Study Says Message Boards Provide Support for Moms — So Join Our Community Today!
January 30, 2017
There is one thing all moms have always relied on when it comes to parenting: each other. And today, the Internet is helping moms forge relationships through online communities so that they can continue to anonymously express their child-rearing concerns and support each other.
A new study out of Missouri University says that online communities provide an outlet for mothers to share their parenting concerns. Jean Ispa, co-author of this study, professor and co-chair of the MU Department of Human Development and Family Studies says that, “Mothers have feelings that they might be embarrassed to talk about face-to-face with someone. They may feel ashamed if they have feelings like, ‘My child is really stressing me out,’ or ‘My child is annoying me.’ On message boards, with a pseudonym, mothers can say whatever they’re feeling, and they can get emotional support and advice from other moms with similar experiences.”
Both Ispa and Noriko Porter monitored online message boards hosted by two popular parenting magazines, evaluating over 100 posts from mothers with children two years old and younger. They found that the child-rearing concerns moms were most apt to express were those of feeding, eating, sleep, development, discipline, toilet-training and mother-child relationships; basically, moms are talking about what’s happening in their lives right now.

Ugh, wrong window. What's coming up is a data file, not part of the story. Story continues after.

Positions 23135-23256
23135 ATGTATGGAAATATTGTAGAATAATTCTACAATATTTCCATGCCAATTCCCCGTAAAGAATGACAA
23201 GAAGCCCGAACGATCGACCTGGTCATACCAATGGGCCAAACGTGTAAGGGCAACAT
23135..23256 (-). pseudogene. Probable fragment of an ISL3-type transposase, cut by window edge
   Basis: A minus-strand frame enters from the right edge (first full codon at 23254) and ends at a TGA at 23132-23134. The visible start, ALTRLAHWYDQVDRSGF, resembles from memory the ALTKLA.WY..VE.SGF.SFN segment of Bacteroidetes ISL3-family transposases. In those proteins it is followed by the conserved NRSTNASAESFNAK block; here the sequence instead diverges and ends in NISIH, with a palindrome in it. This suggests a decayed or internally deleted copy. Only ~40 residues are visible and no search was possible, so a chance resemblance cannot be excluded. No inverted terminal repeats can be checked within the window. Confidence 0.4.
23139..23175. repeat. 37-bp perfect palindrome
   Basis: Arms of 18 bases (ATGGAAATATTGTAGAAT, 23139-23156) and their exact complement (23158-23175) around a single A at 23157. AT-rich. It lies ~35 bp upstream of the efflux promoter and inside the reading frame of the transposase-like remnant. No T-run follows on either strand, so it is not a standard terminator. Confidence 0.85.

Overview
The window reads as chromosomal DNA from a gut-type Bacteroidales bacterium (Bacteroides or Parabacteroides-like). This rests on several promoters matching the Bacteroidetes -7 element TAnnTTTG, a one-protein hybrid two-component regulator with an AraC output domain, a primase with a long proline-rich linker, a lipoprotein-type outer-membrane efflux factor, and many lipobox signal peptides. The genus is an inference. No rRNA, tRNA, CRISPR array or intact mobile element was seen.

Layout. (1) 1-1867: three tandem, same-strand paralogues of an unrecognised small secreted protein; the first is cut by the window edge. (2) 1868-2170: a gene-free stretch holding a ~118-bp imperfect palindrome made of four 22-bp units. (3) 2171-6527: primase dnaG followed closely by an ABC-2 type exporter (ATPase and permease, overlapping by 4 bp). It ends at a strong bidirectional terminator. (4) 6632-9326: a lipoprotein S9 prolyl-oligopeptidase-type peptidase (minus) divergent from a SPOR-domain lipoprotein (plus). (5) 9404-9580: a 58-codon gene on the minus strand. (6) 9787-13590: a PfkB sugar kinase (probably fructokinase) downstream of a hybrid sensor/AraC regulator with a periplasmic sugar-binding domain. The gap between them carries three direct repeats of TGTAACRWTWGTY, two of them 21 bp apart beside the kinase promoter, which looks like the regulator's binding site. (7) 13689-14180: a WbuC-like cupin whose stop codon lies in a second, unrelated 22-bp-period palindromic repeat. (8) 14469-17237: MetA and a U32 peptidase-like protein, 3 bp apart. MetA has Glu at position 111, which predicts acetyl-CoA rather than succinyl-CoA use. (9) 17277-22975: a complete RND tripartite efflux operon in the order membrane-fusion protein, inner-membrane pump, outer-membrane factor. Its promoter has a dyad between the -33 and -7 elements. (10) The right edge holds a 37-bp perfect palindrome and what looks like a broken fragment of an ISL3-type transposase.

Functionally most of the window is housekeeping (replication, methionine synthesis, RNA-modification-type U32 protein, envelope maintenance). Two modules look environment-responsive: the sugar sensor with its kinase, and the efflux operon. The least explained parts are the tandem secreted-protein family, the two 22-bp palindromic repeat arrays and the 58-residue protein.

"One of the benefits of message boards is that they are constantly available, so parents can communicate with other parents anytime.” Ispa said of the round the clock posting. “Instead of, or after consulting with medical professionals, some mothers look for quick feedback from their e-cohort. High medical costs and waiting times for appointments may be contributing to mothers turning to the Internet for quick and practical solutions from their peers.” Though it is also worth noting that information moms garner from these boards are usually advice and opinions shared by other moms who’ve found themselves in similar situations.
What else can explain the popularity of online communities and message boards, though? A more mobile America. Ispa says, “Women aren’t next door to their mothers anymore to ask parenting questions, so they turn to their peers over the Internet.”
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